Three real examples of workplace whistleblowing and what happened next
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We always try our best to give users the facts of each case, some of which include harmful language and descriptions of awful behaviour. The following examples might be emotionally challenging to read, especially if you’re going through something similar. This can manifest feelings of discomfort and upset, among other unpleasant emotions. We encourage you to reach out to friends or family for additional support if this content is particularly distressing. These stories are not for shock value, but to give you a sense of how you could be successful. We are here to support you in your journey in fighting back against your toxic workplace.
If you think you’ve been fired because you raised valid concerns about your company, you need to prove this would count as whistleblowing, and that it was the reason you were dismissed. To help you understand the details of whistleblowing, we look at three different examples brought to the Employment Tribunal.
Whistleblowing - officially known as ‘making a protected disclosure’ - is when you raise a public interest concern about wrongdoing that you have seen or experienced at work.
There are 6 specific categories to what wrongdoing is covered under whistleblowing protections:
- Criminal offence
- Failure to comply with a legal obligation
- Miscarriage of justice
- Health and safety risks
- Environmental damage
- Covering up any of the above
If you raise a concern with your employer for any of these reasons, the law provides you with two very important protections:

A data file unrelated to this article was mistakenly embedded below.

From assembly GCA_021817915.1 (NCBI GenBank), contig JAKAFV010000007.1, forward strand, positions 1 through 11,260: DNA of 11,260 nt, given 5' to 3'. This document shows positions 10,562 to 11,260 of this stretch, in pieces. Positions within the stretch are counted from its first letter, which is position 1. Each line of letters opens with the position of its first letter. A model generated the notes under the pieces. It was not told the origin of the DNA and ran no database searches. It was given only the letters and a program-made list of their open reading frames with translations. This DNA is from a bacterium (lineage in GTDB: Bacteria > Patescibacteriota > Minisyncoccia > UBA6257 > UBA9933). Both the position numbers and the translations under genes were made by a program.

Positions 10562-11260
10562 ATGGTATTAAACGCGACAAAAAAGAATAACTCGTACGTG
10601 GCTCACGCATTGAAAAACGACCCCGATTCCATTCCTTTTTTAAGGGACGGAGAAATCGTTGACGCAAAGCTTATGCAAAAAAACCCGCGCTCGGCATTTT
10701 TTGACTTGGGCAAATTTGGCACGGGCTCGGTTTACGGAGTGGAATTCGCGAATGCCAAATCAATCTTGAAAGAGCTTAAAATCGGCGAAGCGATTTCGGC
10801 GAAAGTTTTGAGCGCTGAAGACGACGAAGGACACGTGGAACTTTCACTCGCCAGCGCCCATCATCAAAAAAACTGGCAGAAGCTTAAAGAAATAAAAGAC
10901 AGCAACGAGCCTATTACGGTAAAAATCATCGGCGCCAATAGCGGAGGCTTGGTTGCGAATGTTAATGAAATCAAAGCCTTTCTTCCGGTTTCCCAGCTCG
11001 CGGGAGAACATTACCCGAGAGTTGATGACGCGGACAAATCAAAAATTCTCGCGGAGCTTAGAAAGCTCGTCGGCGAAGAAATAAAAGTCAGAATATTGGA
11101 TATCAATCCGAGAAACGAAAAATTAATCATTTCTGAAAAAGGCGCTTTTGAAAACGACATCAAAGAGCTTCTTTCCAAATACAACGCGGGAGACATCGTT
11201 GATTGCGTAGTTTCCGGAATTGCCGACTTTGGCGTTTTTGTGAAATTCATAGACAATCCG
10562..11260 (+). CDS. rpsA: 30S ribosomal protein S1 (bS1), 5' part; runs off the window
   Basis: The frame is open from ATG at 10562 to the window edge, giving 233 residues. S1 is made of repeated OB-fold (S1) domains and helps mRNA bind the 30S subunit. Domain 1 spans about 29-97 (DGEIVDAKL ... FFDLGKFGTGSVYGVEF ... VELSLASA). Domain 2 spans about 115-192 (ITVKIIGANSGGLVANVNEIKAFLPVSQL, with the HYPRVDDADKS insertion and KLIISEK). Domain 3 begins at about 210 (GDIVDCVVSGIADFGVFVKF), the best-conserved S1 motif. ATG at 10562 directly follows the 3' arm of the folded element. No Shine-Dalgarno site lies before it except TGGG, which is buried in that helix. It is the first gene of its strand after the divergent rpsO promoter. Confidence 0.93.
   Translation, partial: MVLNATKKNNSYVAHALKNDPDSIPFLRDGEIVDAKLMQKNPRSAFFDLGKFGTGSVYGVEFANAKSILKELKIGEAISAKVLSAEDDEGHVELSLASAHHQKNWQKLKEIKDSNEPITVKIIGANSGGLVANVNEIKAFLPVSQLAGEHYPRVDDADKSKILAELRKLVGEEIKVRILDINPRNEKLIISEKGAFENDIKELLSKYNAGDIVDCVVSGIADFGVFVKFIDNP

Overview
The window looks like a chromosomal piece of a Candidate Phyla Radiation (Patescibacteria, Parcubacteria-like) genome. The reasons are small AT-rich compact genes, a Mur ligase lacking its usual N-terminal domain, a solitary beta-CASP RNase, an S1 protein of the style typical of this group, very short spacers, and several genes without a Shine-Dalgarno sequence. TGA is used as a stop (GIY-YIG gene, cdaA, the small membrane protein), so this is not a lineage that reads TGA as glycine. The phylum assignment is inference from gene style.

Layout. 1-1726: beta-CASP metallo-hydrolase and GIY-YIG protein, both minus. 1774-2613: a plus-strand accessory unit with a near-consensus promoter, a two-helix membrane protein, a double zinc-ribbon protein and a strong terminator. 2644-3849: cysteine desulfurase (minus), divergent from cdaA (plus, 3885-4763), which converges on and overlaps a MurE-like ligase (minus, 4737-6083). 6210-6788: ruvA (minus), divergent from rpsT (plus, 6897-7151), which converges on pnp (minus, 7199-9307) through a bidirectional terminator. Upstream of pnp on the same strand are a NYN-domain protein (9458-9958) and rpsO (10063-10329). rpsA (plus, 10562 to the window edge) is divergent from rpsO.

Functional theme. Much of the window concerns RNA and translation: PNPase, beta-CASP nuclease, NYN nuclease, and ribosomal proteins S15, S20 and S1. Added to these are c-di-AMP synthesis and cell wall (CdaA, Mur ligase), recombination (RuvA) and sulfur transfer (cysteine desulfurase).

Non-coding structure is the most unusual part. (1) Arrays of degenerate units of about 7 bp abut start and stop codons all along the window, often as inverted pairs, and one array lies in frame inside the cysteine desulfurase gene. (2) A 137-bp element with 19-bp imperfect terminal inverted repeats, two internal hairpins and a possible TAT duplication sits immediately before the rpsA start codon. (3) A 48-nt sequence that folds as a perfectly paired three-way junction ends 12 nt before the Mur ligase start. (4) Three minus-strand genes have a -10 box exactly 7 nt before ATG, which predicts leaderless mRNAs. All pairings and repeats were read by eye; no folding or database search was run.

- If you are dismissed because of raising this concern, this counts as an automatically unfair dismissal.
- Your employer cannot treat you unfairly because of raising this concern.
However, if you believe you were dismissed for whistleblowing, you have to prove that:
- You disclosed specific information that you reasonably believed was in the public interest to disclose.
- You reasonably believed that your concern showed that your employer has been committing, is committing, or is likely to commit one of the six offences listed above.
- Your dismissal was because of the whistleblowing.
Example 1: a health and safety related concern that didn’t qualify as whistleblowing
At an Employment Tribunal case in September 2021, a Transport Manager at a freight company, Angus, claimed that he had made 2 whistleblowing disclosures the year before, and that he’d been dismissed because of them.
The first concern he raised was related to safety standards. He had told his boss in an email that he was worried about some of the lorries which the company used, because if they were fully loaded they could be overweight and did not comply with safety standards.
The Tribunal didn’t agree this counted as whistleblowing because Angus had no reason to believe that the vehicles would actually be used until the issues were resolved. The lorries had in fact been taken off the road.
What you can learn from this
If you are arguing that you have made a whistleblowing disclosure, you need to consider all three of the tests listed above as to what counts as whistleblowing. Angus’s argument failed on part two -- he couldn’t show that he reasonably believed that his employer was likely to commit a wrongdoing, because the vans were currently off the road and his employer still had the opportunity to resolve the issue. The Employment Tribunal decided that this concern was more of a “what if” scenario.
Example 2: a health and safety related concern that qualified as whistleblowing